Friday, 26 September 2014

Murgi Khichuri

 I had had the chance to meet a renowned scroll painter of Bengal, Swarna Chitrakar, we had spoken about the depiction of Durga in the traditions of Bengal scroll painting. It is a conversation, I hold close to my heart. Swarna and her works were not just examples of superlative creativity, but they said something more about the true essence of Durga Puja. Here's sharing the story, which was not published at the time I had written it, but I am publishing it here, now. Hope you like it. 

Durge Durge tarao Ma go Dukkho binashini
Durjoy Dakshina kali, Nagendranandini,
Chandi Maa’er dosh haath dosh dike shaaje
Tri nayani jolchhey Maa’er kapaler maajhey
the rustic timbre, the lilts and inflection of Swarna Chitrakar’s husky voice, as she lost herself in a refrain in praise of the mother goddess, has a catching effect. Her fingers trace the wavering lines and splashes of vibrant colours on the patachitra scroll rolled out on her lap. The scroll she holds, one she has painted with utmost care, is not just a painting; it is a vivid narrative replete with drama, the splendor of lyrical expressions captured by the flamboyant use of colours — it is a Jadano (rolled)Pat depicting scenes from the Chandi Mangala Kavya, which in turn is an iridescent strand in Bengal’s folk literature, an epical salutation of Ma Chandi, another form of Durga, Devi Mahatmya. The splotch of vermillion and theshankha and pala bangles adorning her wrists may be a misleading, but Swarna Chitrakar is a Muslim by religion and yet it is appalling to witness her crooning ancient Puranic tales, singing tales of the great goddess of the Hindu pantheon. Like Swarna, many of the other patuas, most of them from her village in West Midnapore, are Muslims but Durga plays an important part in their lives and in their art. “Ever since we were little children, we heard tales of the mother Goddess from our fathers and uncles who had heard it from their fathers. The tales of Durga run in out veins linger at the tip of our tongues,” says Swarna.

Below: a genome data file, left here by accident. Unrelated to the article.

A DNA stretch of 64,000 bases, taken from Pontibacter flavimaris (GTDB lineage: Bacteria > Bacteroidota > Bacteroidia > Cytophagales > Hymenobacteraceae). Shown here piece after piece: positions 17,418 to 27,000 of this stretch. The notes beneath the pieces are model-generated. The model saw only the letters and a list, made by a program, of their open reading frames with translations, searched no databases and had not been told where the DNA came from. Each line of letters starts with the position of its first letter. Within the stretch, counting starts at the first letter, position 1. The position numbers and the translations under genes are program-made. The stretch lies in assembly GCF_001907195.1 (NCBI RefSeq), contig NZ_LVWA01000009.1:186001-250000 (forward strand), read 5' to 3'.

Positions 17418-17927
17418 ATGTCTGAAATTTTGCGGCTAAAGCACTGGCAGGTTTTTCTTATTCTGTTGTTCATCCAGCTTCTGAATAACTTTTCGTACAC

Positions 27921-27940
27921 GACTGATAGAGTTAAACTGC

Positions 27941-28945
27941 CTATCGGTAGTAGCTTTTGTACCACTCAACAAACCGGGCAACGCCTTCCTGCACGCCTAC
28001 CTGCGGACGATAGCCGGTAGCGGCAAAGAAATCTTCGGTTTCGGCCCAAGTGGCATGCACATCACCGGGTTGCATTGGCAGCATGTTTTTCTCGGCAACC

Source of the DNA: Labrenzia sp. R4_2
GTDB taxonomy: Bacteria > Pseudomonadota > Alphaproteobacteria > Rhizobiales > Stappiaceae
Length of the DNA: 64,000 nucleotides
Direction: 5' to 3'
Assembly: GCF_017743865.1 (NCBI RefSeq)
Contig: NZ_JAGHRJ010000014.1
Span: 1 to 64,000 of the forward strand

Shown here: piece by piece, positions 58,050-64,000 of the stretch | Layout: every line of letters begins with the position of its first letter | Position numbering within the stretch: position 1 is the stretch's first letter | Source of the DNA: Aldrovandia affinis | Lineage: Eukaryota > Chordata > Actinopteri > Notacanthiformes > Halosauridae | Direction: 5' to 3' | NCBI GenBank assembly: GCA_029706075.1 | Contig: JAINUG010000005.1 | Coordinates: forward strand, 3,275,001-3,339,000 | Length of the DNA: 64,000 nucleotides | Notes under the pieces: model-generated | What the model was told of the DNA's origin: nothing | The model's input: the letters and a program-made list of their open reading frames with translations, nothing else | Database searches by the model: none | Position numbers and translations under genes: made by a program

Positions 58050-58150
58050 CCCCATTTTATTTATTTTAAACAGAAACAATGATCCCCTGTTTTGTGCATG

Besides, Chandi mangal kabya’s dramatic tales of how Chandi forces Dhanapati, a merchant and staunch worshipper of Lord Shiva, acknowledge her divinity and the travail’s of Dhanapati’s son Srimanta in his quest to earn the benediction of the goddess and rescue his father from the wrath of Chandi, Bengal’s patachitra has captured Durga in a myriad forms. The patua’s of Bengal have explored and largely exhausted the vast repertoire of mythical tales that have Durga, the supreme goddess as the protagonist. “We pain Durga in various forms, sometimes she is seated in a lotus like Mahalakshmi, sometimes she stands formidable with eighteen hands, each carrying a weapon, sometimes she is seen as a gentle mother seated with Ganesha in her arms,’ informs Swarna.
    It is interesting to note howpatachitra is perhaps the earliest predecessor of sliding audio-visual storytelling, in other words cinema. “The patachitra scrolls that depict series of scenes from various mythical tales, accompanied by the musical commentary is among the most ancient forms of entertainment, informative entertainment,” says artist Mrinal Mandal, who has to his credit in-depth engagement with the nuances ofpatachitra, one of his primary interests. Rama’s akal bodhon, which was the genesis of autumnal awakening of the Goddess, the birth of Ganesha from the dirt of Durga’s body, Durga or Parvati’ marriage to Lord Shiva and her journey to Kailash, followed by an entourage of the greatest deities of the Vedic pantheon, and of course the classic scene of Mahishasura Vadh, find expression in bengal’spatachitra. Besides, Durga’s ten avatars, Dashamahavidya — the fearsome Chhinnamasta, blood squirting out of her headless torso as the mother goddess reveals her frightening visage, her self-decapitated head clutched in her fist. Then there is the serene kamala, the hypnotic Bagala, the old ugly widow Dhumavati riding a horseless carriage, the mother as the cosmos as Bhuvaneshwari, Tara, the ocean of knowledge, the supreme Kali with her garland of skulls, Matangi , the fierce Bhairavi and Tripurasundari, she who is the most beautiful in all three worlds.